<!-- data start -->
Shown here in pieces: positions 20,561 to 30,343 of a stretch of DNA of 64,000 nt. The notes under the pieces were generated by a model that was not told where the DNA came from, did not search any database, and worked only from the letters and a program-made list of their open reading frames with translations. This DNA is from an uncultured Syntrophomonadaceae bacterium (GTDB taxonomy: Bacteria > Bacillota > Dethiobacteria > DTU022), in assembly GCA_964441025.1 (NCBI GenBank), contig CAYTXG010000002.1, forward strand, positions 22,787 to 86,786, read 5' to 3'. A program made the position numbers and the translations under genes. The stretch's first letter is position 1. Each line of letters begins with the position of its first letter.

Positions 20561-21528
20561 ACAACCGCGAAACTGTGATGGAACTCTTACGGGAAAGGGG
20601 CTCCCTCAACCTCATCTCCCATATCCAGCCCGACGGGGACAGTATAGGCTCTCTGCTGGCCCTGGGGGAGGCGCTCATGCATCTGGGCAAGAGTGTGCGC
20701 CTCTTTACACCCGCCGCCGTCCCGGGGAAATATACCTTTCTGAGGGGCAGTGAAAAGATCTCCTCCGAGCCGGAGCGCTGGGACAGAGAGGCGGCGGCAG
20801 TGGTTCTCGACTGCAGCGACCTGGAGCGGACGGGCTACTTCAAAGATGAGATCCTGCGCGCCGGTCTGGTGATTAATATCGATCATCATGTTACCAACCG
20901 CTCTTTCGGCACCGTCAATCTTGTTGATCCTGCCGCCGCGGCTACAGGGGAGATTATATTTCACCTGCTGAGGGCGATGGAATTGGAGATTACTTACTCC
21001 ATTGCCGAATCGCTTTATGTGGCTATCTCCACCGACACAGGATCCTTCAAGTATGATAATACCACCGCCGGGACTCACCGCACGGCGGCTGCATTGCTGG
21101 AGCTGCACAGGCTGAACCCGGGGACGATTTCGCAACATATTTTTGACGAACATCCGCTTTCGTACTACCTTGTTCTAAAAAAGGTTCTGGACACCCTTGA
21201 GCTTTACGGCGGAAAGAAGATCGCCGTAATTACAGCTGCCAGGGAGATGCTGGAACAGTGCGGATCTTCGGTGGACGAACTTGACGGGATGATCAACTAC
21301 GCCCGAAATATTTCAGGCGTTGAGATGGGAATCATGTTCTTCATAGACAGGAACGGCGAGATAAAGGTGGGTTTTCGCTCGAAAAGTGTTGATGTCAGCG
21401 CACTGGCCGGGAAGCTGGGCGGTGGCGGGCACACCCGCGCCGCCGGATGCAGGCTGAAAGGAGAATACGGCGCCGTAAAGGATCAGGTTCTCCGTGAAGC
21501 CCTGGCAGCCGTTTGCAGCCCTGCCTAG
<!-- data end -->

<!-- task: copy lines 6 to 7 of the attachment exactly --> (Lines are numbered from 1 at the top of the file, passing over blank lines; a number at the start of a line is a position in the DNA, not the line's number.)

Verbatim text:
20801 TGGTTCTCGACTGCAGCGACCTGGAGCGGACGGGCTACTTCAAAGATGAGATCCTGCGCGCCGGTCTGGTGATTAATATCGATCATCATGTTACCAACCG
20901 CTCTTTCGGCACCGTCAATCTTGTTGATCCTGCCGCCGCGGCTACAGGGGAGATTATATTTCACCTGCTGAGGGCGATGGAATTGGAGATTACTTACTCC